Once in a Blue Moon ties together a staggering number of old threads and weaves them together into an entertaining story about two nations, the Forest Kingdom and Redhart, that are careening toward war. Some people are for it, others against, others dragged into the mess kicking and screaming. The legendary heroes Hawk and Fisher show up with other legends in tow; a princess is separated from the lowborn Champion who is her true love; a Broken Man is called back to fight for the King who spurned him years ago; an extraordinary fighter (half of, as far as I can tell, a happy lesbian couple) is honored by the man who defeats her; cursed weapons like the Infernal Devices are retrieved from where they perhaps should best have been left sleeping. And then there's the dog, who is not entirely Real, and who is not remotely safe for polite company.

This reads in many ways like a no-holds-barred, fun, updated version of Blue Moon Rising--Green daring to push the edge a bit more in terms of topics and language (swearing, mentions of sexuality, crude humor--Blue Moon Rising came out in 1991). It's not perfect, but it was a hell of a read, and it brings things to a pitch-perfect close. I cried more than once.

I'm sorry that this Blue Moon Rising and its related books seem to be so obscure. They're a lot of fun and they deserve more attention than they seem to have gotten. I would kill to write like this. I haven't been made this purely happy by a book in a long time.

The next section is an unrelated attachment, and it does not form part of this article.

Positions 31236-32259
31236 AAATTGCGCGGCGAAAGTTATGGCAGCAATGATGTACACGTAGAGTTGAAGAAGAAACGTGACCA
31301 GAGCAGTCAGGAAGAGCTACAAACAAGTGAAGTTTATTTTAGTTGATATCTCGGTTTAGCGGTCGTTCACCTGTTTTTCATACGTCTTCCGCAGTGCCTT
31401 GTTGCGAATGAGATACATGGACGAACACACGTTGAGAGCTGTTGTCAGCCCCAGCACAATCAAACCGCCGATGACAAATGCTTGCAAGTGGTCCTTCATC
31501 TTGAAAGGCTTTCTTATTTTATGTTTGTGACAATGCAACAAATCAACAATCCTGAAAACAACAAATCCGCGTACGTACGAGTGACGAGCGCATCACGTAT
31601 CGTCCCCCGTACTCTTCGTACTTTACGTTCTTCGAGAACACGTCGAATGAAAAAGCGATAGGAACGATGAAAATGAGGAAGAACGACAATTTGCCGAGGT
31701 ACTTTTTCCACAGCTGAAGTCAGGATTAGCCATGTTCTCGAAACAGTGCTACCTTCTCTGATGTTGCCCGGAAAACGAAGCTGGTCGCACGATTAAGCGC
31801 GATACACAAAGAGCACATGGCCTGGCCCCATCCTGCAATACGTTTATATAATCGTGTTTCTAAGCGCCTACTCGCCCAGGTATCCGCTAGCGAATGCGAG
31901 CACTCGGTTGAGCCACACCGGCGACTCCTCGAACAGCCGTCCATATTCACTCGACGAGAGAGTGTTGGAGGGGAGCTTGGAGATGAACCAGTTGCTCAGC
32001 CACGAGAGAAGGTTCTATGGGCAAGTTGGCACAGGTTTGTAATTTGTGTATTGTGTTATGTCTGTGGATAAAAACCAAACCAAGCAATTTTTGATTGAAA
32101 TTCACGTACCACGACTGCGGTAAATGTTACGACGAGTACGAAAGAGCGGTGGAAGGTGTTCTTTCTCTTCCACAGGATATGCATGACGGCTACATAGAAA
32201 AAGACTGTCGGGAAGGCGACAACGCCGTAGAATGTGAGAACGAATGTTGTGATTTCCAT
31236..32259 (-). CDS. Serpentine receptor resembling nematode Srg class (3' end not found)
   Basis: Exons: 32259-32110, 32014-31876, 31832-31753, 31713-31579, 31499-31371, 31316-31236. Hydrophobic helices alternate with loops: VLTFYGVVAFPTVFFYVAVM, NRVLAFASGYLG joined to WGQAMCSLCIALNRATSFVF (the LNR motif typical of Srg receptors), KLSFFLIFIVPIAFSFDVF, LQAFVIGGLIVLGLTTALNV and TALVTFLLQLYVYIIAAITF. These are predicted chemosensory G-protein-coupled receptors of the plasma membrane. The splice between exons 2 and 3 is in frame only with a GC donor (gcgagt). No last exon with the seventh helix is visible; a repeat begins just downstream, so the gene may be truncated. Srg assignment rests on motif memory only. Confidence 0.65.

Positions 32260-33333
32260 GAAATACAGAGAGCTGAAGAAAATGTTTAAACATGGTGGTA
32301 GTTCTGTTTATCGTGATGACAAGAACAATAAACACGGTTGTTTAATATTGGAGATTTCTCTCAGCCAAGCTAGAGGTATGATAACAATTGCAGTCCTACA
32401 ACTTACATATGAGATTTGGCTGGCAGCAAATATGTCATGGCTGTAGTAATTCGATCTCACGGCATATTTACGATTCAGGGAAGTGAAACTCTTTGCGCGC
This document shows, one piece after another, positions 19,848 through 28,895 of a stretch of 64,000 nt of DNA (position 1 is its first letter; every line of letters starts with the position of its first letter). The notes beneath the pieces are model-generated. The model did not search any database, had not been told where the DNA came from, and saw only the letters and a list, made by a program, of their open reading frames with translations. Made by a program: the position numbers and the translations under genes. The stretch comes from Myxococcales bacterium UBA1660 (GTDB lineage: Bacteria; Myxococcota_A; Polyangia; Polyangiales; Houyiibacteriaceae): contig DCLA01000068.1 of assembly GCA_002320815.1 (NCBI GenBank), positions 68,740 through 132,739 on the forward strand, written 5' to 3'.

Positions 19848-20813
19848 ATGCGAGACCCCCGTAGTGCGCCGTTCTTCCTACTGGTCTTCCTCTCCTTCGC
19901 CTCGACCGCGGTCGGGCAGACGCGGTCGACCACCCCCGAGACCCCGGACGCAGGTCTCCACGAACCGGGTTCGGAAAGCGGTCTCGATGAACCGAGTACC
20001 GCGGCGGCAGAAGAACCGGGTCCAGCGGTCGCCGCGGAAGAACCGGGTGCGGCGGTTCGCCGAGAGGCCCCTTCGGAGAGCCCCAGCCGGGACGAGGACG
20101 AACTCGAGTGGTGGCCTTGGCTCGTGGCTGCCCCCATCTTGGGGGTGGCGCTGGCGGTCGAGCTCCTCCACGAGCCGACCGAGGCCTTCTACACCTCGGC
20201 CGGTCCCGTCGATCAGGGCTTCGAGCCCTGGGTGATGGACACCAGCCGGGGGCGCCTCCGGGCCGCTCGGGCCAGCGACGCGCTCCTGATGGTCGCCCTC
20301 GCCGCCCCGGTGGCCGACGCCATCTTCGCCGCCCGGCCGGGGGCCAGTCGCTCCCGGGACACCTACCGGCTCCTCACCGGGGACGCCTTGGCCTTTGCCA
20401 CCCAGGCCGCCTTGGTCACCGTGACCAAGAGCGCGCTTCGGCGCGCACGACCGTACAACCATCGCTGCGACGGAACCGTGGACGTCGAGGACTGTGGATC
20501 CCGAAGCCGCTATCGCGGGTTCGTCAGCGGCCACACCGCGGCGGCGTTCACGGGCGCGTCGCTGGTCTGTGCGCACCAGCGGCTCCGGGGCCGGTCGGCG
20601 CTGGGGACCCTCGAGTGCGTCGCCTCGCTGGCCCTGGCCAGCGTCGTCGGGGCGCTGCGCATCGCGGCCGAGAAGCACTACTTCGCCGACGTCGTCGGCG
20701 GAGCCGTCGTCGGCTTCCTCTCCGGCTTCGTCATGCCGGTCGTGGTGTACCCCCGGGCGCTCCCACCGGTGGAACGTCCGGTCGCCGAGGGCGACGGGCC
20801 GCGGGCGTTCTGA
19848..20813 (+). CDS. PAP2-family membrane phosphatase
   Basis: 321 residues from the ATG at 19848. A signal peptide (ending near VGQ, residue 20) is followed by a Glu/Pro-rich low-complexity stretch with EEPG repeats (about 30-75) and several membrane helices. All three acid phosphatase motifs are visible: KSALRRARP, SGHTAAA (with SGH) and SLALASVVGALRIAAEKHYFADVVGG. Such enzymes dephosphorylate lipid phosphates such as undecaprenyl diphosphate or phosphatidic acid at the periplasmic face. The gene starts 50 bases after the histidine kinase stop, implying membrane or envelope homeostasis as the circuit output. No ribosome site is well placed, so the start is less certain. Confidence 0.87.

For the curious, here's a non-spoilery taste of Green's typical sense of humor/prose:
If the Administrator had ever been blessed with anything as common as a real name and a proper background, no one knew about it. He'd arrived at the Academy some forty years earlier as just another student, bluffed and bullied his way onto the staff, and lost no time in proving himself invaluable at taking care of all the dull, soul-destroying but unfortunately wholly necessary administrative work that no one else wanted to do. All he had to do was threaten to leave, and he was immediately awarded a substantial pay increase and a straightforward assurance that no one gave a damn what his real name might be or where he'd come from. (6)

Spoilery discussion:

Read more... )


Apr. 23rd, 2015 03:50 pm
[personal profile] james_davis_nicoll
Not looking at everything through a permanently fogged lens sure helps.

never give up, never surrender!

Apr. 23rd, 2015 03:43 pm
[personal profile] holli
So, when I was signing up for an artist table at AwesomeCon, I noticed that they also had an open call for panel proposals. 'What the hell,' I figured, and suggested a panel on historical/vintage fashion for cosplayers, and a Galaxy Quest panel in which the panelists stay in character the entire time as fans of the nonexistent Galaxy Quest TV show. I was... mostly joking for the second one.